ING Group is a global financial services company providing banking, investments, life insurance and retirement services. ING Group has offices in more than 50 countries and over 130,000 employees. ING Wholesale Banking is one of the six business divisions of ING Group and is responsible for providing a range of services to ING's corporate and institutional client base. In the UK, ING Group also provides direct savings banking through ING Direct; car and general leasing; and real estate financing, development, and investment management.

Selectors

Selector Profile: Fred Cuming RA


The artists I have invited show a wide range of artistic style and interpretation. Some of these are well known and established on the art scene, but there are some new faces among those invited and in my selection from the open submission.


Artistic styles apart, they all share in my opinion a quality we describe as the 'Discerning Eye', and they show us a fascinating and lively cross section of artistic creativity.


Fred Cuming RA studied at Sidcup School of Art from 1945 to 1949 and the Royal College of Art between 1951 and 1955, where he gained a Rome Scholarship. He has exhibited throughout the UK and more recently in America. He was elected Royal Academician in 1974 (ARA in 1969) and is an Associate of the Royal College of Art.

Selector Profile: Anita Klein


Collecting art can be as creative as making a drawing, sculpture or painting. When we draw we are, in essence, selecting: what medium to choose, what information to describe and what to leave out, and which type of mark will best express our purpose. What we end up with when we draw, and when we select things that we like, is a kind of self portrait. The best collectors, like the best artists, create with their selection an intriguing and exiting whole that is more than the sum of its parts. I believe that all good art tells us more about the artist than that artist may wish us to know. Art should not be just a demonstration of ability, although ability is essential. Really good art exposes the artist, and by doing so reaches out to other people, communicating shared emotion. As well as exposing the artists, the works I have chosen for the ING Discerning Eye say something about me, as does the music I listen to, the books I would recommend and the friends I choose. Each picture or sculpture expresses the artist's own particular vision and was chosen because it touched me in some way. There are some works by artists who have long been an inspiration to me, some by good friends, some that immediately stopped me in my tracks and made me have another look, and many that I wish I had done. If I could afford to this is what I would have on my walls at home. I hope that visitors to the exhibition will share my joy in these pieces, maybe even enough to take a couple home with them.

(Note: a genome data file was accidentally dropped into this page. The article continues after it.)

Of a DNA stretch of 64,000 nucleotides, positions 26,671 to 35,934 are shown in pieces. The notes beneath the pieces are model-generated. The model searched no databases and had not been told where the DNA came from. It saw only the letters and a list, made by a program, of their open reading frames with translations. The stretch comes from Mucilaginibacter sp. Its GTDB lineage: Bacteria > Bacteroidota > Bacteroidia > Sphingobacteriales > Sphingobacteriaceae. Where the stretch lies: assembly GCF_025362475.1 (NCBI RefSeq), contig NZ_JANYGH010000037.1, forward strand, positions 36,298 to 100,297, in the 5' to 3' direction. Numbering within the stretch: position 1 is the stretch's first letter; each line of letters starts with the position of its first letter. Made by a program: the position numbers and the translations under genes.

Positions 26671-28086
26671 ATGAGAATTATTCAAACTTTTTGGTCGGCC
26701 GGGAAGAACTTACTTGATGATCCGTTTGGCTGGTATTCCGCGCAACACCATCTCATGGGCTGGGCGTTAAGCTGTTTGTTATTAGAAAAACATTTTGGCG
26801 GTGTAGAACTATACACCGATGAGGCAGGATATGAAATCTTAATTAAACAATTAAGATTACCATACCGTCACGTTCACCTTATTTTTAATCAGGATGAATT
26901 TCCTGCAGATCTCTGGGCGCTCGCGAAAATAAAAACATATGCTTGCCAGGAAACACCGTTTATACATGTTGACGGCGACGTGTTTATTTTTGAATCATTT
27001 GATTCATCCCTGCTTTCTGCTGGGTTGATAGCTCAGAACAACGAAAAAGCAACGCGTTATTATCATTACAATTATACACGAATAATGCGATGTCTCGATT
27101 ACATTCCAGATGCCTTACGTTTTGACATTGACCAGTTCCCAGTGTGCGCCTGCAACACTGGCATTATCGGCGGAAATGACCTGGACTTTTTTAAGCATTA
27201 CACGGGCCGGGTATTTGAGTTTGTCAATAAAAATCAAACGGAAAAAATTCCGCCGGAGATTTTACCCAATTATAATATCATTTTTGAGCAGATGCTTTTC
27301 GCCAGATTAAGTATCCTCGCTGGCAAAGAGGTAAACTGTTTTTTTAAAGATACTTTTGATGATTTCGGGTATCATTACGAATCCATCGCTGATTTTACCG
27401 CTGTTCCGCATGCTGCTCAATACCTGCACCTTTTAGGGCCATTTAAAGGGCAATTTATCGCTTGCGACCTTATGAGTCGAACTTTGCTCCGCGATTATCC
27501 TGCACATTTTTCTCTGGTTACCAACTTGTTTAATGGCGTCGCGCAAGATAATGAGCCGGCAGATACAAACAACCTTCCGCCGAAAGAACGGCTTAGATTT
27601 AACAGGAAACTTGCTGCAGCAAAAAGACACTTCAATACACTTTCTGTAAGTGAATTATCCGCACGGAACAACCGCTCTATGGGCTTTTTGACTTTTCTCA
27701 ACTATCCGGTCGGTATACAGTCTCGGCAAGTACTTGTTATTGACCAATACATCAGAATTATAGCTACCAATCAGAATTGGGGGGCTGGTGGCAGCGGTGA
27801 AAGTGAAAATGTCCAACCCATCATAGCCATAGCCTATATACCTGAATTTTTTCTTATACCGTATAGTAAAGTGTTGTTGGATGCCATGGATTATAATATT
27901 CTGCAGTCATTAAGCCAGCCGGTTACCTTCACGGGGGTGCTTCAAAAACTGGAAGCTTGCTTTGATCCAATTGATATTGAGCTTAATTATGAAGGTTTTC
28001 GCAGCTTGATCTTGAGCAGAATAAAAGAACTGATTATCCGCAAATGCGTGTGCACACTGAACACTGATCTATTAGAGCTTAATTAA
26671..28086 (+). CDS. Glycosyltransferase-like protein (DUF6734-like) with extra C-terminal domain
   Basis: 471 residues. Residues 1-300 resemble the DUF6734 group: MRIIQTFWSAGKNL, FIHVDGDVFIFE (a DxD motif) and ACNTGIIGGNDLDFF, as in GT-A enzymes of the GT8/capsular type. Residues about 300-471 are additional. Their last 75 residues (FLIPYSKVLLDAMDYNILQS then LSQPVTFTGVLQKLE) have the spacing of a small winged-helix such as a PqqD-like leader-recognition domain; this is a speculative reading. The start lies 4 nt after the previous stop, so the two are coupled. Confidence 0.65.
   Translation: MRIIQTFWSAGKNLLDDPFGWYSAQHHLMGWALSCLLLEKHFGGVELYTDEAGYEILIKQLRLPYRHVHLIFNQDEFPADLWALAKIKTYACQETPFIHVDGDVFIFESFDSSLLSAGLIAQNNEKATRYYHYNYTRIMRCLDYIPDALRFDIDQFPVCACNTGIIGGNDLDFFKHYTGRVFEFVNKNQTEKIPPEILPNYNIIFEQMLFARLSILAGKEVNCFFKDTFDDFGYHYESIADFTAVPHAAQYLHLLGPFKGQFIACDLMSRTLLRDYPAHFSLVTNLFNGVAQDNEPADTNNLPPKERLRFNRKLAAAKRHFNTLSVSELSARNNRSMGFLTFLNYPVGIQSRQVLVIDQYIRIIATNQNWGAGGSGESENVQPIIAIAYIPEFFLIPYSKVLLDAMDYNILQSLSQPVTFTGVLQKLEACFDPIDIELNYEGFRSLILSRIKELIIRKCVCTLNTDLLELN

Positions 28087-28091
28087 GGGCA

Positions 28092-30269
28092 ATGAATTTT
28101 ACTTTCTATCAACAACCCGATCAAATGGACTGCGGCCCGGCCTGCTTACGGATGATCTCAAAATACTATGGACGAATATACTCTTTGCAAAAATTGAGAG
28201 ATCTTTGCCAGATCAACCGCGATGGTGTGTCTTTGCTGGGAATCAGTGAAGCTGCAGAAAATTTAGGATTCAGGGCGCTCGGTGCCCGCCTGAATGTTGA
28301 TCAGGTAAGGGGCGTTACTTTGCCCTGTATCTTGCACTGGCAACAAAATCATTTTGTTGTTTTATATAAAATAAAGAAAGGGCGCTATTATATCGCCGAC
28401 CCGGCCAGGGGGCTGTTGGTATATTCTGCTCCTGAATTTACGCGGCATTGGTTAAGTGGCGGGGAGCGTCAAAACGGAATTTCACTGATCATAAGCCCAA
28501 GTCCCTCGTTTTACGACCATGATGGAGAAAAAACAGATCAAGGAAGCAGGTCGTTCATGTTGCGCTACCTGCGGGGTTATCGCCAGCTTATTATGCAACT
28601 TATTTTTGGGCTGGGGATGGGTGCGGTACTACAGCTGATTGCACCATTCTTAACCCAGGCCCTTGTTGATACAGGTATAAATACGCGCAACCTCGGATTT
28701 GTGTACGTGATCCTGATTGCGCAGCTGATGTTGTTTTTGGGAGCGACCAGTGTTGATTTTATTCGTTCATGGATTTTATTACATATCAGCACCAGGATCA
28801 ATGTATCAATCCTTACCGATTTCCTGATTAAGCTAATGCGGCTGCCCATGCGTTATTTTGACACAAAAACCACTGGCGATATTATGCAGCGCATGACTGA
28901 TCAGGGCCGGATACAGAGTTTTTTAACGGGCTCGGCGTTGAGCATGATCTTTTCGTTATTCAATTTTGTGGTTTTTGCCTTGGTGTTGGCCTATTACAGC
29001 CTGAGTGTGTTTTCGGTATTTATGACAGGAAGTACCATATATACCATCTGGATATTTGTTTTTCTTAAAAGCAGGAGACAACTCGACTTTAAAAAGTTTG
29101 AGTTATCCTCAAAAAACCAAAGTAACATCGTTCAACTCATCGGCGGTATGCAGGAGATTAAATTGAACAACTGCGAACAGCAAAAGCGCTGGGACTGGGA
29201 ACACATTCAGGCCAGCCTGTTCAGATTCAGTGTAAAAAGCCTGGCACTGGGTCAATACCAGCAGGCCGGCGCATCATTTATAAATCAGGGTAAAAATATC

Anita Klein studied at Chelsea and the Slade School of Art. She is a Fellow and past President of the Royal Society of Painter-Printmakers and has work in many private and public collections in Europe, the USA and Australia, including the Arts Council of Great Britain.

Selector Profile: Bob Benton


Having been involved with The Discerning Eye for the last 12 years what a privilege it has been to have been a selector and seen the enormous array of talent amongst British artists.


Making choices was both exhilarating and sometimes just plain difficult. But I enjoyed selecting and I hope there's something in my selection that everyone can enjoy.


Bob Benton is Managing Director; Head of Media (UK) at leading independent financial services firm, Canaccord Adams. Bob was the Discerning Eye Chairman from 2003 - 2007.

Selector Profile: Brenda Fenton


I was honoured to be asked to select works for the ING Discerning Eye exhibition. An exhibition of such high standards and diverse interest, reflecting the tastes of its founder, the late Michael Reynolds who so inspired many of us with his great works and personality.